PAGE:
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World Map

This post is going to sound a lot worse than it is, and I’m not sure how to remedy that.

I should preface the subject by saying that I love to travel. I like meeting new people and going places I’ve never been before, as well as seeing and hearing things that are new.

I find, however, my enjoyment to stop when I’m at work (major hospital in the Bay Area) and I hear my co-workers–and I limit my ire to those working at the hospital, not visiting it–speaking non-English to each other. I find this unprofessional. And this is from someone who wears scrubs with Superman symbols on them, which is a whole separate topic.

So I’m left trying to analyze my reaction.

Do I feel put out because I don’t understand the exchange? Yes, a bit I suppose. I do know I’m more comfortable overhearing Spanish than other languages, and that doubtless is because I can parse a teensy bit of it. If it’s something else, I find it more annoying.

I don’t think it’s too much to require English be spoken while on duty. I believe I would follow such an edict if I were to work in another country where there was a different primary language. There are certainly recognized needs to translate or assist people without English skills who are visiting the hospital, but aside from that the conversations should be limited to off-hours.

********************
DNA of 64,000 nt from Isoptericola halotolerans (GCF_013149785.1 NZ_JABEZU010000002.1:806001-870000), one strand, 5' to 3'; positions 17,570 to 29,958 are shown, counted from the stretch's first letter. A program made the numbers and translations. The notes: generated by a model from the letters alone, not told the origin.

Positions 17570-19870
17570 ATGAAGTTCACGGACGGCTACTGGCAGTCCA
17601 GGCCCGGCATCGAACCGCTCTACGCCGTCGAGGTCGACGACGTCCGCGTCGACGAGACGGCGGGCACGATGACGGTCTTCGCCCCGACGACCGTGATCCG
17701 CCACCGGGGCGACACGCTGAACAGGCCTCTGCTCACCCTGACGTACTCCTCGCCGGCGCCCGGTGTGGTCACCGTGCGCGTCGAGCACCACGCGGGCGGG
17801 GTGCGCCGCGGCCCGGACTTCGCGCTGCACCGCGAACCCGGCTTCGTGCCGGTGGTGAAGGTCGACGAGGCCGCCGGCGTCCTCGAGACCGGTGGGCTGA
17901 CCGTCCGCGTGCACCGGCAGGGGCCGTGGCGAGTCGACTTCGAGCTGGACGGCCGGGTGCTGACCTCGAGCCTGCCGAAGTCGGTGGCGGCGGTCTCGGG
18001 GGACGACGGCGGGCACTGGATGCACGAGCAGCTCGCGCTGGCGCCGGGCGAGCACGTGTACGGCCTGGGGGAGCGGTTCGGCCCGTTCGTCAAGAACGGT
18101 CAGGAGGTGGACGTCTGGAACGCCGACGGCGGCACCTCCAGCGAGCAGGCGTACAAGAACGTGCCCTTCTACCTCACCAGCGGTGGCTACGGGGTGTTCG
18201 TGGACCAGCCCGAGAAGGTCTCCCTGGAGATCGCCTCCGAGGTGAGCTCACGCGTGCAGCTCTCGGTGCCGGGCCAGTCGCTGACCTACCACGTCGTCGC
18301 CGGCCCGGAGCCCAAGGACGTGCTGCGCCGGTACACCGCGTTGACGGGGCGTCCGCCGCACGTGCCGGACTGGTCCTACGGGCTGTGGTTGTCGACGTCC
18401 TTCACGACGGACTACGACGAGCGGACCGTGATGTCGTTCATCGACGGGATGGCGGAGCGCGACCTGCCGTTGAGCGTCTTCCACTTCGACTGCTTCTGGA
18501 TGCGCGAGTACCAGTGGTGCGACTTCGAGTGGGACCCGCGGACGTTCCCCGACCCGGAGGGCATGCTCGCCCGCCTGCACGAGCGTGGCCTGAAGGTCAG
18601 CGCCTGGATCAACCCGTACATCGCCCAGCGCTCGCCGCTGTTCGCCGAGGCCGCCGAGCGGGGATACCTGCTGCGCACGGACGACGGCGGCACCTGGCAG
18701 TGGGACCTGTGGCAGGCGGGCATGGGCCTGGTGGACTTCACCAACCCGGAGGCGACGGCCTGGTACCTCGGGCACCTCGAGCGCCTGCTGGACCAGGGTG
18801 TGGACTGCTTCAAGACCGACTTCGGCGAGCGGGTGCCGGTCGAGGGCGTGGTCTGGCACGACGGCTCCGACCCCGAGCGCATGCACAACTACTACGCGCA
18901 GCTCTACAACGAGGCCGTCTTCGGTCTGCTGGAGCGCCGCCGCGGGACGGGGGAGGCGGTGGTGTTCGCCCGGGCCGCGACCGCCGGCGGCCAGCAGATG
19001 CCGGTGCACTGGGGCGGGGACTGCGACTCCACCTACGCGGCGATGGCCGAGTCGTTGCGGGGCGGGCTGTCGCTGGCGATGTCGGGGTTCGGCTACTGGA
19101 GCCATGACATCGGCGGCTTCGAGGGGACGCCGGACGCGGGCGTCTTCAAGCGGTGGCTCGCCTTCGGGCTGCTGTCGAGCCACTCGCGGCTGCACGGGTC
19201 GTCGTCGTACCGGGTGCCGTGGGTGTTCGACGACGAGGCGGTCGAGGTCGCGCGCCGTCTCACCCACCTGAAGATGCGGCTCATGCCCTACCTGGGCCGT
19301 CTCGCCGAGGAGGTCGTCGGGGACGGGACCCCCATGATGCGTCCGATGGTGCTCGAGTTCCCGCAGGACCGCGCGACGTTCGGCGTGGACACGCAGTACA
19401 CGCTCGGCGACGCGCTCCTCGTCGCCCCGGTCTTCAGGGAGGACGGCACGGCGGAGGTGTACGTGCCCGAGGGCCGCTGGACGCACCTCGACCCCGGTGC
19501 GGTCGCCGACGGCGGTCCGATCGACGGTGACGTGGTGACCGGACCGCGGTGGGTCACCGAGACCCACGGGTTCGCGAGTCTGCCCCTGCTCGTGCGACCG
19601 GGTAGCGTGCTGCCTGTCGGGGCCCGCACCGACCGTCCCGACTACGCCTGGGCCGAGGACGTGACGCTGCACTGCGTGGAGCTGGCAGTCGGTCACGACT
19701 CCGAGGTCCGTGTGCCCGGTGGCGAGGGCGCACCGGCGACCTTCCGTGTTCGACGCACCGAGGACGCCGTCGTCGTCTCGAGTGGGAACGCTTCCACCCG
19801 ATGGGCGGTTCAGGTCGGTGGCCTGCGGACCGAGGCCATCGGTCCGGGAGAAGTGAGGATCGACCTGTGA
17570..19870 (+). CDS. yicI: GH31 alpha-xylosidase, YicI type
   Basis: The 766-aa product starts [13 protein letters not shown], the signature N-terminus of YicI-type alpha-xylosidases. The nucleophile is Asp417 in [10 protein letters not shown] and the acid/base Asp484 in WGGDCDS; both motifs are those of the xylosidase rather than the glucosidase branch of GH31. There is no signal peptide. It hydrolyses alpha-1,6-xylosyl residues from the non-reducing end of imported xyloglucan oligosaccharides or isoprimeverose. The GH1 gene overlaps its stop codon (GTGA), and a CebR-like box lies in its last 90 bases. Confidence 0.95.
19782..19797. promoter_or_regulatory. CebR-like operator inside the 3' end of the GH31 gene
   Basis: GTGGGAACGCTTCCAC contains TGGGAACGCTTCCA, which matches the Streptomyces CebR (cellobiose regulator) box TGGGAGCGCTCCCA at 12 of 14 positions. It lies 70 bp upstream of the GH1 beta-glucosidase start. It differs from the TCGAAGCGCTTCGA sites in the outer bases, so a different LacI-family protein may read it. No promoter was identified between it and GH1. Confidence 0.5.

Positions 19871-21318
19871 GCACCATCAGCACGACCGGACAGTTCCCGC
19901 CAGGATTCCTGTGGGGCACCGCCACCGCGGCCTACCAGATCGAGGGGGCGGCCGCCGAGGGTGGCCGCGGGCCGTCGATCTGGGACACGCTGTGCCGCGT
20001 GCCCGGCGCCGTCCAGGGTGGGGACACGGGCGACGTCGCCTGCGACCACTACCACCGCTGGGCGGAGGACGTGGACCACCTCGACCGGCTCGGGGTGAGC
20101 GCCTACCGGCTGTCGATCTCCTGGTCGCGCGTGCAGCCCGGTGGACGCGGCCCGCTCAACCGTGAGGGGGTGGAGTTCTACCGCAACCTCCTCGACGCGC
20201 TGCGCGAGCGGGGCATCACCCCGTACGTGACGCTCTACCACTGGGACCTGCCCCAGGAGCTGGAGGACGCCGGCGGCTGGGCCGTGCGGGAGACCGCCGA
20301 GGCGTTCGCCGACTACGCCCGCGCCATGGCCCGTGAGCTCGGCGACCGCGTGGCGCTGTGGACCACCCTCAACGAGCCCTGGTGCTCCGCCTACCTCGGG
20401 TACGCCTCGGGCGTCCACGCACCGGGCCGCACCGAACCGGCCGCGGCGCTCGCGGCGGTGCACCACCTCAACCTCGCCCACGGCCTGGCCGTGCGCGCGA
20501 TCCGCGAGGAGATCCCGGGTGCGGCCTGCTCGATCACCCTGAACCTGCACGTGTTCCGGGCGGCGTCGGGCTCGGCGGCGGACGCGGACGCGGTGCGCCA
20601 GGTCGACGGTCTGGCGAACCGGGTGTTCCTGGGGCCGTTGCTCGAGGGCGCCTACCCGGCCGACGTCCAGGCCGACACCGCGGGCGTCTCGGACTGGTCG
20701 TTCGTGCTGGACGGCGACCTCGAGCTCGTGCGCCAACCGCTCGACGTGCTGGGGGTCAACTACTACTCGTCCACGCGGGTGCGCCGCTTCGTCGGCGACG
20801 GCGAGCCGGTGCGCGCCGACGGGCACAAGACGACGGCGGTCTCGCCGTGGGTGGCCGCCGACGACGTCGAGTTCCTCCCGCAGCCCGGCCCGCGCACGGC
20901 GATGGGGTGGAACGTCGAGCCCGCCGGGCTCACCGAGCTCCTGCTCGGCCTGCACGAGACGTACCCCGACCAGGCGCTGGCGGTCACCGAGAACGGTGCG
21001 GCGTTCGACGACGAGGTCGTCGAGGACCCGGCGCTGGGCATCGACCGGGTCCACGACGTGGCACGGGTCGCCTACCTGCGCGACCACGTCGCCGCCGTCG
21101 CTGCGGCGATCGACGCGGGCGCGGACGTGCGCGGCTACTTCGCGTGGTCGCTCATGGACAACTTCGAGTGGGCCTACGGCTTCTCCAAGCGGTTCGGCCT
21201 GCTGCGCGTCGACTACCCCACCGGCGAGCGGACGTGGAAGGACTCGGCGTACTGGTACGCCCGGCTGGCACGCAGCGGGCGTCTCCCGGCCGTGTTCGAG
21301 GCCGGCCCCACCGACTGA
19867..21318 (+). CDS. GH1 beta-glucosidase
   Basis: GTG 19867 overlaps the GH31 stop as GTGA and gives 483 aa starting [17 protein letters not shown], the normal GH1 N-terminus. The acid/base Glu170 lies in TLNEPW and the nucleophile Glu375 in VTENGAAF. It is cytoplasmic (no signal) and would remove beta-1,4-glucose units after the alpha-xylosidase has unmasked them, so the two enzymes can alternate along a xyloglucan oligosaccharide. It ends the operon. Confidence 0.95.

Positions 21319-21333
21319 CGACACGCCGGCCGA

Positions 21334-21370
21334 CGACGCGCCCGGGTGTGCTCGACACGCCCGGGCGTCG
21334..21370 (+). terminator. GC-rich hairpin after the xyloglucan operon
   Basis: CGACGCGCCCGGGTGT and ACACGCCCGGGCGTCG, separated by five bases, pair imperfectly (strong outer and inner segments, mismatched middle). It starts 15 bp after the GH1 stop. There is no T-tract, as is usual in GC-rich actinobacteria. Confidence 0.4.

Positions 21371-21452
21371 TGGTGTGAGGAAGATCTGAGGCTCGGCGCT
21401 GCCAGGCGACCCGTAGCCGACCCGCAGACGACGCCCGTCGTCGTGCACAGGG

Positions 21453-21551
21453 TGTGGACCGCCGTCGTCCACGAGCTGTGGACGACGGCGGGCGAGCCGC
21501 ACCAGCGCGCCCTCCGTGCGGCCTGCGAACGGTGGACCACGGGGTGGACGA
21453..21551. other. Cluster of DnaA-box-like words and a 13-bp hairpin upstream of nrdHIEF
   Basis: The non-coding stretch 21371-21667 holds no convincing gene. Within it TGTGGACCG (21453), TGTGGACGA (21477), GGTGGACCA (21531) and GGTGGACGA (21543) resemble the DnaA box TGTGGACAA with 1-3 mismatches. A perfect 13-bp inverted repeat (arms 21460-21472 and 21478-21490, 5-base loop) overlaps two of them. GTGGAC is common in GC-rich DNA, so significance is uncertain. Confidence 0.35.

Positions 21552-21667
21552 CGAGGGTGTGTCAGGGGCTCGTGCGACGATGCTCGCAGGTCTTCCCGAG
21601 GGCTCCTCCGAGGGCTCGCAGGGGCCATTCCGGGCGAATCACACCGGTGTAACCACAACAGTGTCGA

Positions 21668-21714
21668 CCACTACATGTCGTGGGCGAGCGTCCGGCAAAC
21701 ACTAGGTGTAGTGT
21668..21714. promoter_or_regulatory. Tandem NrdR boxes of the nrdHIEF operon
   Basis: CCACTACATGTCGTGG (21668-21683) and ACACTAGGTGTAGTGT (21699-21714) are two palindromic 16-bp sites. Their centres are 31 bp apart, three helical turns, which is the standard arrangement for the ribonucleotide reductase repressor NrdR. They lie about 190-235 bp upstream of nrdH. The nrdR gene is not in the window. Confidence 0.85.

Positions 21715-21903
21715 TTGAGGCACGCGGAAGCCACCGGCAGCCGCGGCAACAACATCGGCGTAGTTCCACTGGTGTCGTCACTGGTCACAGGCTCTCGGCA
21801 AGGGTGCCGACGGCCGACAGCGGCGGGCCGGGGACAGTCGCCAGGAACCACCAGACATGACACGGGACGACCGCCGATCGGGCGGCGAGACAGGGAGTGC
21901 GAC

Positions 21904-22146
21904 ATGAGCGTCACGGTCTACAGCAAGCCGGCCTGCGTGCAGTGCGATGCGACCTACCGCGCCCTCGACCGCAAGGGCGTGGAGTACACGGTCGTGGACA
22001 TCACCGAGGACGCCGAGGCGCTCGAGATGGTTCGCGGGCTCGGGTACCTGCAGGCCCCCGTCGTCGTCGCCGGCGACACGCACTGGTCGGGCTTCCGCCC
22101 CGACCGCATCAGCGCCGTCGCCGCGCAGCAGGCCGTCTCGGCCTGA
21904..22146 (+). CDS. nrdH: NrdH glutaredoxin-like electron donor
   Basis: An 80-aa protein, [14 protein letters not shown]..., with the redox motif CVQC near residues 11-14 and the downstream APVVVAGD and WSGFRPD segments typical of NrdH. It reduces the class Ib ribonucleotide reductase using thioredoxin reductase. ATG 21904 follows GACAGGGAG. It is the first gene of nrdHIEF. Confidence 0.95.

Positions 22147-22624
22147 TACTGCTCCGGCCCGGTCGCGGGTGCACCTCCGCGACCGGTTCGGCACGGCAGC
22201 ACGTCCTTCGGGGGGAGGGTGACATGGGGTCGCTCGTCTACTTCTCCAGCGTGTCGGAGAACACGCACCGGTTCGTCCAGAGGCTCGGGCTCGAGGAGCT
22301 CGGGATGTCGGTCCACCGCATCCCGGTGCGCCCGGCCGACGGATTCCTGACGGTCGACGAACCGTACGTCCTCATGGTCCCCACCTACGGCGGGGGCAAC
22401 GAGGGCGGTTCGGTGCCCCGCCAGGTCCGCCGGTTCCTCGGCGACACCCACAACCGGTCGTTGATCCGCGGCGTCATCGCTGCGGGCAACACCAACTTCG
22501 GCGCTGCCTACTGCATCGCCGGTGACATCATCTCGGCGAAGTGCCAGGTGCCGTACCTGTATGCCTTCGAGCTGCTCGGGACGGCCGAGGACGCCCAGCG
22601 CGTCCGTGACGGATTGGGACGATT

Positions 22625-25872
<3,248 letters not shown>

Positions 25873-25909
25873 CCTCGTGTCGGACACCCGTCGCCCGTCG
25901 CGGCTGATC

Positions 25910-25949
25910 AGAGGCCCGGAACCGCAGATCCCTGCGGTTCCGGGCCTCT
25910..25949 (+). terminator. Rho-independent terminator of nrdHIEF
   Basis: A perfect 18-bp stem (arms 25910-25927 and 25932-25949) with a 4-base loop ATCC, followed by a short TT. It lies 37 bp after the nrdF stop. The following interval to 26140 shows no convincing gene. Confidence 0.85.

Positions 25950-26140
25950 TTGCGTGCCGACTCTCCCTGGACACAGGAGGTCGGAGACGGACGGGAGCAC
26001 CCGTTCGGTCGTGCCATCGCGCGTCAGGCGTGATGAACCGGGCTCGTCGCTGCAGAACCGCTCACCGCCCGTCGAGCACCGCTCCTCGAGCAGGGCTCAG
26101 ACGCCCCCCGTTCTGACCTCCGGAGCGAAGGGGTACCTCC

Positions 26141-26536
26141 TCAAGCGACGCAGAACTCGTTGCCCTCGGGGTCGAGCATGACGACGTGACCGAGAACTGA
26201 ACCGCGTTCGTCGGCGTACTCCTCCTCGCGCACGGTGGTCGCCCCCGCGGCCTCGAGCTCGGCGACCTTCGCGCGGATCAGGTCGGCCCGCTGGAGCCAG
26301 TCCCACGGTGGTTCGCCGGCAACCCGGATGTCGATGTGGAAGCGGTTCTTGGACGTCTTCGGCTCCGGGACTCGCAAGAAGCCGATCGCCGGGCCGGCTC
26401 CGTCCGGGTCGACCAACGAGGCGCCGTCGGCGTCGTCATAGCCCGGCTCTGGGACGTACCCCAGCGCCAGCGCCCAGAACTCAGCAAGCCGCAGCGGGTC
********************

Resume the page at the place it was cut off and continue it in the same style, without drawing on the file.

Am I way off base here? Is this needlessly draconian?


Some quick highlights regarding obesity here in the United States:

Chubby Middle

Nearly 280,000 deaths per year in the United States are attributable to obesity. Left untreated, obesity is related to the development of diabetes mellitus, hypertension, stroke, hyperlipidemia, coronary artery disease, gallstones, osteoarthritis, obstructive sleep apnea, vascular disease, depression, and certain cancers (breast, endometrial, prostate, colon).

Even modest weight loss can reduce the morbidity of obesity-related disease, such as arthritis and obstructive sleep apnea. For those at increased risk of death from cardiovascular disease, such as persons with obesity and diabetes mellitus, intentional weight loss coupled with lifestyle change can significantly reduce mortality.

Standing on the corner

Nearly 25% of American adults are obese, and more than half are overweight. Obesity burdens society with significant costs, including more than $50 billion annually for direct care. With an additional $30 billion spent each year on weight-loss products and services, this disease accounts for over 5% of annual health care expenditures in the United States. (Shepard, 2003)

90% of people BMI of 30 have DM and cardiovascular disease. The percentage goes up as the BMI increases.

If you come from a family where no one is obese = 10% chance to be obese
If you come from a family where one parent is obese = 40% chance to be obese
If you come from a family where both parents are obese = 80% chance to be obese

Diner for Two

I just need to keep one or two of those things in mind next time I decide to clean my plate.

January 2007
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